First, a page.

“He has also been very critical of ANZTB/ISTQB during the special interest groups that he runs in Adelaide”

Prove it. What exactly did I say? Besides, what is wrong with being ‘critical’ of something? Isn’t that what we testers do? Be ‘critical’ of things until we have gathered enough information to not be ‘critical’ anymore. I have spoken to individuals about certification and that I don’t believe it offers all that much to our industry these days. I have never spoken about what it offered when it was first introduced, as I was only a puppy at the time and I know better than to assume too much.

There are people that need to accept that the industry has moved on since the certification was introduced, and they need to rethink what it now offers rather than living in the past.

“(to the point of hate mongering)”

According to, a hatemonger is a…

‘person who kindles hatred, enmity, or prejudice in others.’

Really? Wow. To be honest, this was the part of the email that really got to me. It sounds cliché, but I really do struggle to hurt a fly (if they weren’t so damn annoying I’d leave them alone). When I think of hate mongering, I think of things like the KKK, or those idiots that protest about gay and lesbian people and that the almighty will ‘strike them down’. That’s hatred.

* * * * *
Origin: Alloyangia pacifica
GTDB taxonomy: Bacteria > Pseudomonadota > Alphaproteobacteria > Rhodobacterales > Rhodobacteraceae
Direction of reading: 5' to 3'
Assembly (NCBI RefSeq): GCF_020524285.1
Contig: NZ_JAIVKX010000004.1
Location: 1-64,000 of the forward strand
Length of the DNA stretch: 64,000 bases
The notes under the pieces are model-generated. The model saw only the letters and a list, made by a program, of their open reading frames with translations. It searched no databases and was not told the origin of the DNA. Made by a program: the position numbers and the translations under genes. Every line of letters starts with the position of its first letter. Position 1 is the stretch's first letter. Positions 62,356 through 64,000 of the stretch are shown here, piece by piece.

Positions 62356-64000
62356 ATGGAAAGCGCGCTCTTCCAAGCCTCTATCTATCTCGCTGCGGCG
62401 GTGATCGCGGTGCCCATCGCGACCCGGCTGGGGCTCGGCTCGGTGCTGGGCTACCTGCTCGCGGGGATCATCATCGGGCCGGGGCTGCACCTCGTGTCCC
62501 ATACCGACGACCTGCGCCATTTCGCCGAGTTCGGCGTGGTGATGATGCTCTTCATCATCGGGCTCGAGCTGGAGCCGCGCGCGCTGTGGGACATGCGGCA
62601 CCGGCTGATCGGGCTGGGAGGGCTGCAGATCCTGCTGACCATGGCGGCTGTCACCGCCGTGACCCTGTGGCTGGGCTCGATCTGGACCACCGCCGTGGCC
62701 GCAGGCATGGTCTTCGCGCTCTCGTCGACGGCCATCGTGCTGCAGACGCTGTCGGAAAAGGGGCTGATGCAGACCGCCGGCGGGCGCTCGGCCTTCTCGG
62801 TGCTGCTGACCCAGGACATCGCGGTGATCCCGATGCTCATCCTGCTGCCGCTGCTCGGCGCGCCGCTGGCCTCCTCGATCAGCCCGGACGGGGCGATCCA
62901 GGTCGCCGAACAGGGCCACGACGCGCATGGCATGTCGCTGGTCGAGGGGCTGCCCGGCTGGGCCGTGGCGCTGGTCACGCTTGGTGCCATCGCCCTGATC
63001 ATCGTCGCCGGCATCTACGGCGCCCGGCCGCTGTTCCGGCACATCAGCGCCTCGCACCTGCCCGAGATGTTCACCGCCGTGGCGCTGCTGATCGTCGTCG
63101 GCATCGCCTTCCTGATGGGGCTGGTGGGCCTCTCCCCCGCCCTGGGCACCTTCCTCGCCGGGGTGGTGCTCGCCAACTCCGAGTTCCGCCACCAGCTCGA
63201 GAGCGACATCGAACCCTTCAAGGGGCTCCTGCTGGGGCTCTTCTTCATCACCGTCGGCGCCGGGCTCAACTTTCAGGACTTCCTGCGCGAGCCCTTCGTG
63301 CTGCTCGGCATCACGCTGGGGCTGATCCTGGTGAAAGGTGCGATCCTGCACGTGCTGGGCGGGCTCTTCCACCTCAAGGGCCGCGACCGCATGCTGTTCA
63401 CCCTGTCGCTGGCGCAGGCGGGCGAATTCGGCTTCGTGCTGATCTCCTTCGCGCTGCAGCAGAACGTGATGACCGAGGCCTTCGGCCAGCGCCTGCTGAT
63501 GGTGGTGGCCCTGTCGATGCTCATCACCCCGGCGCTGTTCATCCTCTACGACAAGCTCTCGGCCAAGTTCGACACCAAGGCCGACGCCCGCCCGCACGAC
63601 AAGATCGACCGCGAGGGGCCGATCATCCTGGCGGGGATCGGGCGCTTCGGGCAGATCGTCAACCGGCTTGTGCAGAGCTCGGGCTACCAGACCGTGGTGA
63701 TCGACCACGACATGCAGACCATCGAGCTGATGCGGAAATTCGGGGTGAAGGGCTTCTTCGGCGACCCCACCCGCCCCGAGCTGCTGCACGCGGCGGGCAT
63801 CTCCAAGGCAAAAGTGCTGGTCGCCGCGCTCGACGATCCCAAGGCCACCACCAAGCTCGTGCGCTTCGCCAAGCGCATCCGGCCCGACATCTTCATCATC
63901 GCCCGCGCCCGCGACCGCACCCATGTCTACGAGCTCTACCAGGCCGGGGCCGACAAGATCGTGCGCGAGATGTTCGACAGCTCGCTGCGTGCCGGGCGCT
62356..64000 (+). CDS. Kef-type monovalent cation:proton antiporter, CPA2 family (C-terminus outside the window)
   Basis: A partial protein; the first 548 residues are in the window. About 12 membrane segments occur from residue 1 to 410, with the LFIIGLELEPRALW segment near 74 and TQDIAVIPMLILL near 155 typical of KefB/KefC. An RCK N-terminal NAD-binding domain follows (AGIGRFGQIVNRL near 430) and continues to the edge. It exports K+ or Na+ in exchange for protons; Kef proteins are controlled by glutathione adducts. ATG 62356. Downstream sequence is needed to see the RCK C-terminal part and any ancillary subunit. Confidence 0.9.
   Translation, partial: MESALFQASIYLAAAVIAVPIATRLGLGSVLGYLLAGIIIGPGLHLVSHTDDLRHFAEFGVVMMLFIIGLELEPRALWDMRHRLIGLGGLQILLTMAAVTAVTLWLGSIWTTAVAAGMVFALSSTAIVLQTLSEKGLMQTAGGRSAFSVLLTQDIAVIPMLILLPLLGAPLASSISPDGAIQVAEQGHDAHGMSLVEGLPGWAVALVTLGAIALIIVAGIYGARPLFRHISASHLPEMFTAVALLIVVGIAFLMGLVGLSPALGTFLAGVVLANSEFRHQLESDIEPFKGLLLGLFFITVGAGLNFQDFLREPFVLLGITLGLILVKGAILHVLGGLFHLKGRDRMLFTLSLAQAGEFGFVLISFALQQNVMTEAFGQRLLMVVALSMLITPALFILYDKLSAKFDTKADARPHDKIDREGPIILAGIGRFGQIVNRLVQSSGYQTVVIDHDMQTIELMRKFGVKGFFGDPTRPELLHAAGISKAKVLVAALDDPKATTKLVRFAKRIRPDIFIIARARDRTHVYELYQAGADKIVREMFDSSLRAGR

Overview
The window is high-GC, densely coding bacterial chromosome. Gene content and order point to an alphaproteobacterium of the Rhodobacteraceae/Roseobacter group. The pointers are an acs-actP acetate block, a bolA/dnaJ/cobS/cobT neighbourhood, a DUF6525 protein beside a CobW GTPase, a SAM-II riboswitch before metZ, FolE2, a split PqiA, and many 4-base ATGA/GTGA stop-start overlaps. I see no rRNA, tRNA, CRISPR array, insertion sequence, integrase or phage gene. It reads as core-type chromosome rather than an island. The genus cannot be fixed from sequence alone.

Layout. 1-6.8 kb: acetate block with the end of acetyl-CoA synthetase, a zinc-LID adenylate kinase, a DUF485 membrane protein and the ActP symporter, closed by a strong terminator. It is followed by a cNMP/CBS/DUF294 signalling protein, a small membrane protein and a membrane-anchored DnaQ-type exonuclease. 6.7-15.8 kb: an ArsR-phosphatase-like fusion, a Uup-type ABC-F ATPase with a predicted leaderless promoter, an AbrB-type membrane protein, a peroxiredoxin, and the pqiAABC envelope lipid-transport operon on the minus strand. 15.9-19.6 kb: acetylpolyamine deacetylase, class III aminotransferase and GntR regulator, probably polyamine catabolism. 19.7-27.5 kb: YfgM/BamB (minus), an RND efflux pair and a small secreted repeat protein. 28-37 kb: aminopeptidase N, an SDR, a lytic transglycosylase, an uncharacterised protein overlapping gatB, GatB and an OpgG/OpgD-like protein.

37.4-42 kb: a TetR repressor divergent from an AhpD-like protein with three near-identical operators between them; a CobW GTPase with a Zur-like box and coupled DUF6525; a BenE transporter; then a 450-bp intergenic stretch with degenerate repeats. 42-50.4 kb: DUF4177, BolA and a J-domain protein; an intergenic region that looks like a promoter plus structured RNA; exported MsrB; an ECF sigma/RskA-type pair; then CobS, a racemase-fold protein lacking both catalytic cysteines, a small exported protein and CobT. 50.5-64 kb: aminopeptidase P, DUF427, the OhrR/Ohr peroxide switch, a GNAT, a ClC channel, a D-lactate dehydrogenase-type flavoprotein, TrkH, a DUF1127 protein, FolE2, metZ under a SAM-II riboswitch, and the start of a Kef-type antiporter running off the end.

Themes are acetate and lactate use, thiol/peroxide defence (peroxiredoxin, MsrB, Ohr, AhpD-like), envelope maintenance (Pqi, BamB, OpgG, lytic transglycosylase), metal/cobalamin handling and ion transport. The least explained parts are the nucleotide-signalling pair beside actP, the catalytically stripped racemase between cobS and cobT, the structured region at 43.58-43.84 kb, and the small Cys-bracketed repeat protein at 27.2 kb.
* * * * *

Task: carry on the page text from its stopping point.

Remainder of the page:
I DO NOT push my views on to others. I give my opinion and I allow others to have theirs. If they differ, let’s have a discussion as to why, or let’s agree to disagree… I’m cool with that.

Hate mongering, pfft!

As software testing professionals, we should be looking at ways to improve the industry, not make a mockery of it.”

Hello? Have you met me? Have you done any research on me whatsoever? Have you heard of OZWST? Have you heard of Miagi-Do? You clearly know about Adelaide SQSIG. Should I mention that I do all of these in my own time, and that they cost ME money? Or that the sole purpose of these is the betterment of our craft?

You know what I think makes a mockery of our industry? Emails like the ones above.

“yet I don’t understand the mentality to bad-mouth and dismiss these opportunities.”